My dear friend Megan and I live approximately 598.86 miles apart and have existed this way for 270 days… but who’s counting? Fortunately I have it on good authority (and by that I mean an unofficial site on the world wide web) that April 27 is National Write An Old Friend (WAOF) Day. Finally, a reason to communicate.
**I should point out that the word “old” in this context is understood to represent the duration of the friendship and not necessarily the age of the correspondence recipient. Age restrictions are only enforced on Write An Elderly Friend Day and should not be prohibitive for the purpose of this exercise.**
In the spirit of celebrating many future WAOF Days together I am going back to the roots of the kind of suspenseful, heartfelt correspondence so fraught with powerful emotion it actually warranted oversight by a Postmaster General. I’m referring to none other than an old fashioned letter, composed on one of what I affectionately call, the Twin Typewriters. Behold!
I found these beauties at a local consignment store and (since it was recently Megan’s birthday, may she live long and prosper) I decided to dress hers up like a real present and not the failed attempt at a handbag-out-of-an-old-t-shirt I gave her last year… you know the one I mean.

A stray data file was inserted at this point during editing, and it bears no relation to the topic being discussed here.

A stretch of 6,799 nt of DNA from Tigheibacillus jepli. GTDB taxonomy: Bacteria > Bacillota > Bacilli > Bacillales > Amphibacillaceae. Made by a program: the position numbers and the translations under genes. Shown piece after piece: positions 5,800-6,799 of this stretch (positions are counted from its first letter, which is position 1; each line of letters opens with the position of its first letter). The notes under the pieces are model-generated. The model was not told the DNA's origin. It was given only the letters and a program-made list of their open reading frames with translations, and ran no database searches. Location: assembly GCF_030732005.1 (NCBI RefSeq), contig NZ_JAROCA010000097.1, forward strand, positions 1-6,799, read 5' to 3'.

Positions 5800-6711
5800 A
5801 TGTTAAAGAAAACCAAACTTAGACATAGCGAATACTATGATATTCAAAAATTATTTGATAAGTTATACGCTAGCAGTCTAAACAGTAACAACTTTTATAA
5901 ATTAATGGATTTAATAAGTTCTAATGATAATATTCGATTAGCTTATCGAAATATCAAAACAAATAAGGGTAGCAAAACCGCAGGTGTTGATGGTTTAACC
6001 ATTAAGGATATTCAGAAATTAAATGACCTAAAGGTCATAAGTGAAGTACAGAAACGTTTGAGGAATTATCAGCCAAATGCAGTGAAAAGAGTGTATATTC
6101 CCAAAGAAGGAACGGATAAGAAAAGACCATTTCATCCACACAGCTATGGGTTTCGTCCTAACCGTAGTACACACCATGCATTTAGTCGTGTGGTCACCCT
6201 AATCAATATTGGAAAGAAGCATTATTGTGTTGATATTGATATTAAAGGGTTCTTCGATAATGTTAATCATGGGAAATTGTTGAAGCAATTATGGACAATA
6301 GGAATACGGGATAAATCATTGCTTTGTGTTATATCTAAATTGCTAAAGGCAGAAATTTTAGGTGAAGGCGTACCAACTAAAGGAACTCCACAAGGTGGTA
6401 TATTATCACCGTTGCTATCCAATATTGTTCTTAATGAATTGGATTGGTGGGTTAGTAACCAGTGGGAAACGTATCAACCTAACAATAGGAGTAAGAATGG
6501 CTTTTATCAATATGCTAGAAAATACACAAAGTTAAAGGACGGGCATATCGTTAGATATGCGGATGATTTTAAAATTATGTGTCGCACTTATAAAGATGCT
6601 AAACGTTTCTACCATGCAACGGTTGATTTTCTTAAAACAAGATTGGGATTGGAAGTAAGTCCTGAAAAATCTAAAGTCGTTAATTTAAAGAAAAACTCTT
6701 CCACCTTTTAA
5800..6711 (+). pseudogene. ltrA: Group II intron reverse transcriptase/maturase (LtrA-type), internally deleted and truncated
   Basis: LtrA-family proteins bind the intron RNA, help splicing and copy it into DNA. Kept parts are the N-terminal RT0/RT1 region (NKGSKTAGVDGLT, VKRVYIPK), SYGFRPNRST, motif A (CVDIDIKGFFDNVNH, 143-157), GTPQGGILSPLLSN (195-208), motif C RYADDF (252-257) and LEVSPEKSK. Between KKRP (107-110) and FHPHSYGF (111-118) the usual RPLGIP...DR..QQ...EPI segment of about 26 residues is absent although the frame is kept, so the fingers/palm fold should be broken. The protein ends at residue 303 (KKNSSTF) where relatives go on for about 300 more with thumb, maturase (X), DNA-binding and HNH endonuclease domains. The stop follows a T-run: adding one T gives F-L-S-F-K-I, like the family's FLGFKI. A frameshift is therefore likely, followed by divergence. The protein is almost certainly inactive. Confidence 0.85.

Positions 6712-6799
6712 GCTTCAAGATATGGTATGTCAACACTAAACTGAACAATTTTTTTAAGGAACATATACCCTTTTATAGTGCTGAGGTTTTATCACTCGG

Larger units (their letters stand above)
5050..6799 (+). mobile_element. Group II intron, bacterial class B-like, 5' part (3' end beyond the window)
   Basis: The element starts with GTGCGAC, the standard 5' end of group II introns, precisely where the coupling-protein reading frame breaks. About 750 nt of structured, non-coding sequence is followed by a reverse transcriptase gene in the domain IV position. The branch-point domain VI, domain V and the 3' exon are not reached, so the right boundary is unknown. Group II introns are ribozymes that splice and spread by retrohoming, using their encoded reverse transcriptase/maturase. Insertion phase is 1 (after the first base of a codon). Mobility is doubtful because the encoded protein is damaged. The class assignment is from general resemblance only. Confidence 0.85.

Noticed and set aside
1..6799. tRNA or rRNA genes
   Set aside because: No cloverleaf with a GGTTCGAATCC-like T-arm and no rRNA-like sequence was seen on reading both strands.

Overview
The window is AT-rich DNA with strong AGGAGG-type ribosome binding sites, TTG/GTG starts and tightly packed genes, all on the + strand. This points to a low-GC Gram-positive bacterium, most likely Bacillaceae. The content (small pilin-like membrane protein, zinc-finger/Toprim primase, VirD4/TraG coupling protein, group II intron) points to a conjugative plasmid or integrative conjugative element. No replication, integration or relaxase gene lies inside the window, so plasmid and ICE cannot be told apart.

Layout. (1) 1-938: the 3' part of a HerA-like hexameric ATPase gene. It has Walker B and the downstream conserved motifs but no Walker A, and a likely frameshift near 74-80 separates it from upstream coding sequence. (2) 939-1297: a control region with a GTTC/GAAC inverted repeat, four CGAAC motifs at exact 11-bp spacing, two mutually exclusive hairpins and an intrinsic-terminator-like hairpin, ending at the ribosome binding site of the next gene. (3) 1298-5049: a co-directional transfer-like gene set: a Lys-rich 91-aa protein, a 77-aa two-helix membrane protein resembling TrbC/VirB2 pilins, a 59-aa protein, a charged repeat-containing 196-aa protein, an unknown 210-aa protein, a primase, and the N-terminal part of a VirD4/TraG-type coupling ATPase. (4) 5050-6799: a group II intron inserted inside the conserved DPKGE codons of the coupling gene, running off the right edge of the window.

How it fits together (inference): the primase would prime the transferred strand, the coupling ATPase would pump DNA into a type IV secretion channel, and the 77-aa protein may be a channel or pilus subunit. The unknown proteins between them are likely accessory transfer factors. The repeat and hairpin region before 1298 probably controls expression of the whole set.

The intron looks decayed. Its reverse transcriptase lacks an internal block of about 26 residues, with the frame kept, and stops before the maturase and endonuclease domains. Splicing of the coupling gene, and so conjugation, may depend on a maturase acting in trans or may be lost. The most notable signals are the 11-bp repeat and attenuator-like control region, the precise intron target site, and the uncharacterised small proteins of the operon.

ANYWAY, I found an encyclopedia of pop culture and mod podged our favorite famous people (and some not so famous people) all over the outside of the case.
It was a huge improvement and, in my opinion, made it look quite literary.
So, there you have it. A tribute to long distance friendship through the ages. Now go out and celebrate National WAOF Day by dropping your long lost pal a line or two. Lick that envelope and let them know they’re worth the $0.42 it cost to send a little DNA their way. Give someone something worth tying with a ribbon and keeping in a box for the rest of time. And, if you must, I suppose your communique can be in the form of an e-mail, face book comment, text, tweet, or whatever as long as you acknowledge that it’s cheating… it is you know.
Look forward to future posts on the art of letter communication.